Europe's fashion designers hope to mix and match luxuriantly in U.S. homes

Taking a cue from Ralph Lauren, whose chic, pricey home designs have enamored fans across the Atlantic, some top European fashion designers, including Eman- uel Ungaro, Gianni Versace and Claude Montana, are trying to woo American clients with their own luxury home lines.

Design buffs bored with traditional print sheets and flower-sprigged china can now sample Italian and French collections that emphasize bold colors, offbeat patterns and motifs inspired by everything from Roman ruins to African cloth.


Naturally, the cachet of a European designer's name on a sheet or a teacup doesn't come cheap. A four-piece Versace place setting runs from $295 to $325; a single roll of Paloma Picasso wallpaper from $35 to $70.

"Obviously, a big part of the appeal is the name recognition, plus the quality and beauty of the designs," said Joan Engel, sales promotion director of the Bibb Co., the parent of Royalton, which licenses bed linens for Fendi and Claude Montana.


Recently, Mr. Versace launched a collection of rugs, cushions and duvets in the United States, after a "sensational" debut in Europe, according to spokesman Robert Wolf. "It's blowing out of the stores there, and we expect it to do the same here," he said.

The home decor, like the designer's fashions, is recognizable by its rich, intricate patterns and vivid colors embellished with gold. These are not subtle designs. But then Versace fans, who include a slew of European royals and American rock stars, tend to appreciate flamboyance.

Down-filled duvets come in lush baroque prints, silk cushions are patterned in leopard spots and the designer's riotously colored "Miami prints," while the dramatic 7-by-7-foot carpets are inspired by designs Mr. Versace has done for theatrical productions. The four china patterns, all of which are lavishly embellished with gold, include motifs of Medusa's head and Roman ruins.

The linens are carried by the Versace boutiques, while the china is available at Neiman Marcus, Bloomingdale's, I. Magnin and some specialty stores. A carpet is approximately $8,600; a twin duvet, $1,500, and a cushion, $250 and up.

Also new to the American market is a line of bed linens by Emanuel Ungaro for Crown Crafts. Mr. Ungaro's signature mixes of contradictory prints -- checks and florals, stripes and paisleys -- dominate the collection. Of his three bedding designs, "Botticelli" is the most striking: A black-and-white print is combined with boldly colored motifs of cards, cherubs and flowers. The collection is carried by Bloomingdale's, Macy's and Burdine's; queen-sized sheets are priced at $100; a set of standard-size pillow cases is $75.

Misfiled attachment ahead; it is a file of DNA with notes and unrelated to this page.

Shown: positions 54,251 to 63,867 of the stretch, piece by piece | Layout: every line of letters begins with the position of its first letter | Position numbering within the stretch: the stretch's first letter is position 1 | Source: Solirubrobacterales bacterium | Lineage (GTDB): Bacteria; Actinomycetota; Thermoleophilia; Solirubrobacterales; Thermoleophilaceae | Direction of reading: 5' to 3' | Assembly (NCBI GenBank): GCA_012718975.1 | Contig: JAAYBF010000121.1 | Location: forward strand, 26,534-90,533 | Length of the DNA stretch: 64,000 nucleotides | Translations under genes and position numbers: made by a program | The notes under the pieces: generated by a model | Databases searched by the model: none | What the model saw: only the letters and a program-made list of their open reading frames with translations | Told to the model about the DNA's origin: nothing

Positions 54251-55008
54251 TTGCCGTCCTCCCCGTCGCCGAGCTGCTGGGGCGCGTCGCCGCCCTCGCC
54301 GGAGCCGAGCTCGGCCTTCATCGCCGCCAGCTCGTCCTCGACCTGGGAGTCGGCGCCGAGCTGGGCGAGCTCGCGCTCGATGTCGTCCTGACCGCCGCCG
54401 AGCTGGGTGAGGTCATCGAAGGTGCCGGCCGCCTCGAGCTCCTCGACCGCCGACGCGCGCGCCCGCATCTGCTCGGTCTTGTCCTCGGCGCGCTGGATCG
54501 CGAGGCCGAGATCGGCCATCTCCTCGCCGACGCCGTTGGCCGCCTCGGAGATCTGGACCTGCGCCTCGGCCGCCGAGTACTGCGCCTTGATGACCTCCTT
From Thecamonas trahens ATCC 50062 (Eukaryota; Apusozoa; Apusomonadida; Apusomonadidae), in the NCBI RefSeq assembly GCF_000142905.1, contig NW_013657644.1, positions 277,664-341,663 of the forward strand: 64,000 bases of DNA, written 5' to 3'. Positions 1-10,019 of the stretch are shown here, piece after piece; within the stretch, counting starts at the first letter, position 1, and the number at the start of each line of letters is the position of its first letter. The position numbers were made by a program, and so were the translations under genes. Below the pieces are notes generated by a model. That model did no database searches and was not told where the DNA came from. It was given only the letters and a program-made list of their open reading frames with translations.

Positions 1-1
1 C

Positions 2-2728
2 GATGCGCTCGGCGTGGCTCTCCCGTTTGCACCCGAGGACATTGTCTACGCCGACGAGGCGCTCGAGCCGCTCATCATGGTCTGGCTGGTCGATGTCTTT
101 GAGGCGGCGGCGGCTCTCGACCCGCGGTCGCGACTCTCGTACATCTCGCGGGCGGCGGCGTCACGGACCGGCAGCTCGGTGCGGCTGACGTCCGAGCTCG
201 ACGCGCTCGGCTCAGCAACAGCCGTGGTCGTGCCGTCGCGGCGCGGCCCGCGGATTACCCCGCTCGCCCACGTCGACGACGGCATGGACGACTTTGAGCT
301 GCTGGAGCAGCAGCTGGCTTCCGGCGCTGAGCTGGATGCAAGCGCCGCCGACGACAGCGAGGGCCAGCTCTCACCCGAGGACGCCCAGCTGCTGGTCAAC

Paloma Picasso, whose name is already affixed to jewelry, accessories, perfumes and china, has added wallpaper and fabrics to her expanding empire. The color palette of "Paloma Picasso La Maison Collection" is heavy on black, tobacco and the designer's signature scarlet, while patterns run to stripes, checks, plaids and paisleys. A delicate red-and-white chintz and a colorful hydrangea print are two of the few floral motifs among her elegant, contemporary patterns. Prices for fabrics range from $40 to over $200 a yard. The collection is available through designer showrooms and select retail outlets. (For more information, call [800] 431-2424.)

Although Claude Montana and Fendi bed linens have been available in the United States for over two years, they both just introduced new collections.

In addition to Fendi's signature tan-and-black stripe, the new patterns include a pastel Italian garden motif, complete with classic balustrade and a soft blue-and-gold Tuscan tile print.


Mr. Montana's line features a Mondrian-inspired color block print; a black-and-maize design influenced by African cloth and a jewel-tone patchwork print.

Both collections are available at Dayton Hudson and Marshall Field, among other stores. Twin sheets are approximately $15; a Fendi twin comforter set is $160, a Montana set is $170.